Javascript är avstängt eller blockerat i din webbläsare. Detta kan leda till att vissa delar av vår webbplats inte fungerar som de ska. Sätt på javascript för optimal funktionalitet och utseende.

Webbläsaren som du använder stöds inte av denna webbplats. Alla versioner av Internet Explorer stöds inte längre, av oss eller Microsoft (läs mer här: * https://www.microsoft.com/en-us/microsoft-365/windows/end-of-ie-support).

Var god och använd en modern webbläsare för att ta del av denna webbplats, som t.ex. nyaste versioner av Edge, Chrome, Firefox eller Safari osv.

Default user image.

Andreas Manhag

Antikvarie

Default user image.

Insects and other invertebrate remains from the coffin of a 17th century bishop in Lund Minster, S Sweden

Författare

  • Christoffer Fägerström
  • Philip Buckland
  • Geoffrey Lemdahl
  • Per Karsten
  • Per Lagerås
  • Andreas Manhag

Summary, in English

An extraordinarily diverse and well-preserved material, including the remains of 47 insect taxa and 12 taxa of other invertebrates, extracted from the 17th century burial of Bishop Peder Winstrup in Lund Minster, is presented and discussed in terms of the treatment of the body, activities connected with the burial and faunal significance. The invertebrate assemblages include species from gardens, insects feeding on living plants as well as dried or decaying plant matter. Many of the species are regarded as closely associated with humans (synanthropic), and a number of these are associated with outbuildings, such as stables and cellars. The absence of species associated with cadavers (necrophilous taxa) in the studied insect material is significant. The most plausible explanation is that the bishop died, and was buried during the winter, when such species are inactive, and thus precluded from colonising the body. A number of species were recorded which are today rare or very rare in southern Sweden. This is a strong indication that they once were more common and widespread, perhaps due to a greater prevalence of their preferred habitats. Sweden’s earliest fossil bedbug is also amongst the finds.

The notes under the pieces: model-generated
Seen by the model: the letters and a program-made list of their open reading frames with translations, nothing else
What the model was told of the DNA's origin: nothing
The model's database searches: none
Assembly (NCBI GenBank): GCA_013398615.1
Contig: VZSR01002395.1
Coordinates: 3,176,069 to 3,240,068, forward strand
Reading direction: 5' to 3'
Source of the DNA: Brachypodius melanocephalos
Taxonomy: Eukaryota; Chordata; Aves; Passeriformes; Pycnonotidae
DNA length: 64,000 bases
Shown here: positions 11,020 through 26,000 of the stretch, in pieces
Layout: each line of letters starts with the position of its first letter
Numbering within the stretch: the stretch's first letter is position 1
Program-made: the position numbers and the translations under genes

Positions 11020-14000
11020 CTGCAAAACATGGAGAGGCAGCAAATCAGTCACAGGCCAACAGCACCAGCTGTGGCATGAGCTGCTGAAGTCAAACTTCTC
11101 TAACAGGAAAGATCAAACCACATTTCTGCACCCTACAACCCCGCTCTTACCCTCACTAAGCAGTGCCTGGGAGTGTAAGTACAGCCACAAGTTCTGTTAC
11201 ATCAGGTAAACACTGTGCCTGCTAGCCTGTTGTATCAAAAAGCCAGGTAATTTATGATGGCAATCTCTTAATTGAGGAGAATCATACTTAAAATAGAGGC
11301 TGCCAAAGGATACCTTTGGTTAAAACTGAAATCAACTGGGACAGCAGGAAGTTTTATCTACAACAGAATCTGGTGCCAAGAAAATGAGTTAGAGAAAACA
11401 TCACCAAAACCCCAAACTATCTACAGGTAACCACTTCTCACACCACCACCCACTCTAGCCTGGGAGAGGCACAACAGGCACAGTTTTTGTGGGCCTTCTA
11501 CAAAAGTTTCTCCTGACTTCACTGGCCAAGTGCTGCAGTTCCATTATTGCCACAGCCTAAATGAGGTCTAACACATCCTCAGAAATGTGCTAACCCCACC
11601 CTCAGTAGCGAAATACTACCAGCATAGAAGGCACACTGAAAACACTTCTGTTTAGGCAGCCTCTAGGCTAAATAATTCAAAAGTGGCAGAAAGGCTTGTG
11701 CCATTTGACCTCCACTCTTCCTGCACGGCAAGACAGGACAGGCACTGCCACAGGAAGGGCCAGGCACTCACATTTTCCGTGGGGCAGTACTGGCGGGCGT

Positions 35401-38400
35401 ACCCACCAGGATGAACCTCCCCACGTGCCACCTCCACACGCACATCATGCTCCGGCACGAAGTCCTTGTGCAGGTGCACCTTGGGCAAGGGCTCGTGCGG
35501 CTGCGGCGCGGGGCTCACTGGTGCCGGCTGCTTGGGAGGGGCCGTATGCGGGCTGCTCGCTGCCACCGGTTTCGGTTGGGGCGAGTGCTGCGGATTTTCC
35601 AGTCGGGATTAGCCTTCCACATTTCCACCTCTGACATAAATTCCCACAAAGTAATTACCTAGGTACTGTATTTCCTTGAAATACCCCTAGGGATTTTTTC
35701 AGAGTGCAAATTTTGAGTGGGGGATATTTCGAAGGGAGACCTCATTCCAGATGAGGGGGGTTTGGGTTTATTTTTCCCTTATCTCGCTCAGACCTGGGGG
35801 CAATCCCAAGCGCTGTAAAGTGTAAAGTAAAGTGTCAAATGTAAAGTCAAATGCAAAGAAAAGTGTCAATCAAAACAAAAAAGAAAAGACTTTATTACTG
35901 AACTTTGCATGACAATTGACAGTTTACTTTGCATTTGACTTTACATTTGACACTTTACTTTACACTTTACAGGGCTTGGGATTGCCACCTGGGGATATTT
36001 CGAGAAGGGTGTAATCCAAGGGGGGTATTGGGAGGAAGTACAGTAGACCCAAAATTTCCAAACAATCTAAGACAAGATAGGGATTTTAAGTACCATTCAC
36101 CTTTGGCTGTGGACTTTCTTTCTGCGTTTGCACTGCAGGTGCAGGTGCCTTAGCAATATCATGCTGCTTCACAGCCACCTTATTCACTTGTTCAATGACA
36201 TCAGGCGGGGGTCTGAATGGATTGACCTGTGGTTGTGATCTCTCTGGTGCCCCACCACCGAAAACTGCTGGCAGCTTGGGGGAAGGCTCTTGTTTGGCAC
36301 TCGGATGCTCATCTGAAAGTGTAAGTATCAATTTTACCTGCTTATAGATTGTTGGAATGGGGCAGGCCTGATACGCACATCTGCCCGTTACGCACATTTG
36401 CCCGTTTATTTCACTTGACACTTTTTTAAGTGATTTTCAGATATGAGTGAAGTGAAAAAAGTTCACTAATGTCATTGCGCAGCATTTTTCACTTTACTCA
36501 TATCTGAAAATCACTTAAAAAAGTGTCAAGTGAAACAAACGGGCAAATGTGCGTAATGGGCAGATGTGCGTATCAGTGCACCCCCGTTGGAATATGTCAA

Avdelning/ar

  • Entomologiska samlingarna
  • Historiska museet

Publiceringsår

2020

Språk

Engelska

Publikation/Tidskrift/Serie

Journal of Archaeological Science: Reports

Volym

31

Dokumenttyp

Artikel i tidskrift

Förlag

Elsevier

Ämne

  • History and Archaeology
  • Forensic Science
  • Ecology

Nyckelord

  • Archaeoentomology
  • 17th century burial
  • Insects
  • Beetles
  • Acari (mites)
  • Forensic entomology

Status

Published

ISBN/ISSN/Övrigt

  • ISSN: 2352-409X